(1) Taking account of currently live topics in epistemology, why would one suppose that any specific epistemological problem can or should be seen as ‘finished’ (e.g. whether perceptions count non-inferentially as a priori, whether ‘justification’ is necessary)? This seems analogous with the idea of the possibility of a ‘completed’ ideal science.
The point is that your assertions containing epistemology is your responsibility apart from the logical argument/structure.
(2) A specific object given to a child, through normative language use, may have a name (‘pink Sphinx’) conceptually equivalent to that of an imagined object (the ‘mythical Sphinx’). The ontological status of the toy object and that of the naming can be seen as different, but the argument from causation is surely wrong, suggesting that the concept is communicable because the toy is perceptible. How so?
The ontology of the toy is definite
as opposed to the metaphysical Sphinx which according to the myth may be able to do a lot of stuff, like flying, very much unlike the Sphinxes of Egypt. Ok?
(3) I don’t follow the argument about logic. Logic concerns relations, and can be surely be relevant only to propositions, not to ‘individuals’ (e.g. ‘mythical Sphinx’, ‘toy pink Sphinx’)?
It's a small task to go from "individuals" to propositions, like "mythical Sphinx" nicely turns to "there is a mythical Sphinx"! Are you playing with me? Don't you think I understand what I write?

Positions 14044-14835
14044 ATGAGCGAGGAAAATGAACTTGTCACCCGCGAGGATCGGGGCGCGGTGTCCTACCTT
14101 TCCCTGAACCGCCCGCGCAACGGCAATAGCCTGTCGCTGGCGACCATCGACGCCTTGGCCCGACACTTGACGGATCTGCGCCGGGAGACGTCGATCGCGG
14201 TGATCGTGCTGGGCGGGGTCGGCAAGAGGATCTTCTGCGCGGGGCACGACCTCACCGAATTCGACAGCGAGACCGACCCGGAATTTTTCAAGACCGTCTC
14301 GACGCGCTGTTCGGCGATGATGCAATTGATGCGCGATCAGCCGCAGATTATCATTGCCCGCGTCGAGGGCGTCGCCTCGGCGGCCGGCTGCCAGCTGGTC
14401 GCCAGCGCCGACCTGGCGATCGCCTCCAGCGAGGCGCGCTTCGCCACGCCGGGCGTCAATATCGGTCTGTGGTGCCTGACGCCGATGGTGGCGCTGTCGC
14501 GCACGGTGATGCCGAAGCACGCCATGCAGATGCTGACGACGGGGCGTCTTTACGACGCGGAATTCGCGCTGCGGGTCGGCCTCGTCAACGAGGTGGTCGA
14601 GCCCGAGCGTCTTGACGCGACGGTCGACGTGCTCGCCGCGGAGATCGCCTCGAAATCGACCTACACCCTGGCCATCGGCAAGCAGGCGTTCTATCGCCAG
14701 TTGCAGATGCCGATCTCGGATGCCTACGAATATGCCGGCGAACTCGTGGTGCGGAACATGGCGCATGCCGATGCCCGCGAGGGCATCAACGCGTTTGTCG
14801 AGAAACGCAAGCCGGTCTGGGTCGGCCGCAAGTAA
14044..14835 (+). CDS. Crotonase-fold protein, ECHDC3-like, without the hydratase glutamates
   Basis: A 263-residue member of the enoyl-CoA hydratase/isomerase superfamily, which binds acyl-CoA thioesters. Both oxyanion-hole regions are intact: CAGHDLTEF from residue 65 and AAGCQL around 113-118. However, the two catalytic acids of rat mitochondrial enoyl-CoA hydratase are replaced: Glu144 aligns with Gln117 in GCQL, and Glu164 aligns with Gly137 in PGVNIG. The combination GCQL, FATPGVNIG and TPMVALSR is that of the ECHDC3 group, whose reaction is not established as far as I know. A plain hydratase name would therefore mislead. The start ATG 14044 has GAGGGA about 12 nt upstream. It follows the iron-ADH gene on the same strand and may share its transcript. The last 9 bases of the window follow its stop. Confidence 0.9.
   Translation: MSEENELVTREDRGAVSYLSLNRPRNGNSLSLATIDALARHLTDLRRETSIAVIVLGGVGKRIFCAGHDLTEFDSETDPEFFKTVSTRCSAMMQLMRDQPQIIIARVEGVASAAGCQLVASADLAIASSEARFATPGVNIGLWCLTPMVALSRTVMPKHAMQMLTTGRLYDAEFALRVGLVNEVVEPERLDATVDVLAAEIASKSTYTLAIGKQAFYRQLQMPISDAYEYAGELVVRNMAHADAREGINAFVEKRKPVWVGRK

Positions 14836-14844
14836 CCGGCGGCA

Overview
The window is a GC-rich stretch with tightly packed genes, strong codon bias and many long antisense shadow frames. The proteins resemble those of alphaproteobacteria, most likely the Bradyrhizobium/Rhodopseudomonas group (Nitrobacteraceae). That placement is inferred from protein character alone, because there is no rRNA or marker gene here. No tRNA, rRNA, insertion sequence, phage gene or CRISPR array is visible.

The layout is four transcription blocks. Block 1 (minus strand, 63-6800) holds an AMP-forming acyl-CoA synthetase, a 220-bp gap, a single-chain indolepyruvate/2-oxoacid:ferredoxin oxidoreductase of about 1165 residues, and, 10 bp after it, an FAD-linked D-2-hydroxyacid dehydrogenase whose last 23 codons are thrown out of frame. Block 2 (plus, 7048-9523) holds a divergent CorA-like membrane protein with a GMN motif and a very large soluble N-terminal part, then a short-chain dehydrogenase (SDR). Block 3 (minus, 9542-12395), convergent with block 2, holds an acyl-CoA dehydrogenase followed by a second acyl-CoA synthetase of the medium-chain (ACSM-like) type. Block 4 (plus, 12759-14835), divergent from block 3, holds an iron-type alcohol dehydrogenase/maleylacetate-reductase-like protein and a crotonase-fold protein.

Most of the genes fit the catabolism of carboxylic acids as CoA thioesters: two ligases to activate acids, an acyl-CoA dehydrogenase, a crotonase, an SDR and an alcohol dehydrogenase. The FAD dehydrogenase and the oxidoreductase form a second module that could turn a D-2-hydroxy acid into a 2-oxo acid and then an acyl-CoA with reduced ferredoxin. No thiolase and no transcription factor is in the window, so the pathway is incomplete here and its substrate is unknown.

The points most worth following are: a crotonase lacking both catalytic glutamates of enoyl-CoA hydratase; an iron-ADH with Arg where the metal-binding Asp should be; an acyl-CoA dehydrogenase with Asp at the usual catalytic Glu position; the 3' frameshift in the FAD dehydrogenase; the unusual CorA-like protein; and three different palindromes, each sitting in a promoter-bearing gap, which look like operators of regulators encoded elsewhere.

Besides, the OP relates to three articles from AP Martinich's book of Phil. of Lang. and these are B. Russell's "On Denoting", PF Strawson's reaction to it and K. Donnellan's Reference and Definite Descriptions (1966) in that vein. I'm uncertain about this third article, but I'll make it clear to you later. [Edit2, 13.08.2010:] You can also add Quine's (Ch. 1:) On What There Is (from From a Logical Point of View). [End of edit.] [Another edit.] Except Quine, these articles file under Reference and Descriptions by Martinich. [End edit.]
[Edit, 12.08.2010:] You may also think that Logics is all about symbols, but what I like to point to is the Universe of Discourse of Logics that may be easily overlooked by some, ie. beginners, popular readers. So the Epistemology point enters here, UoD. I'll clarify in greater detail as this may look a little confused and blurred. [End of edit.]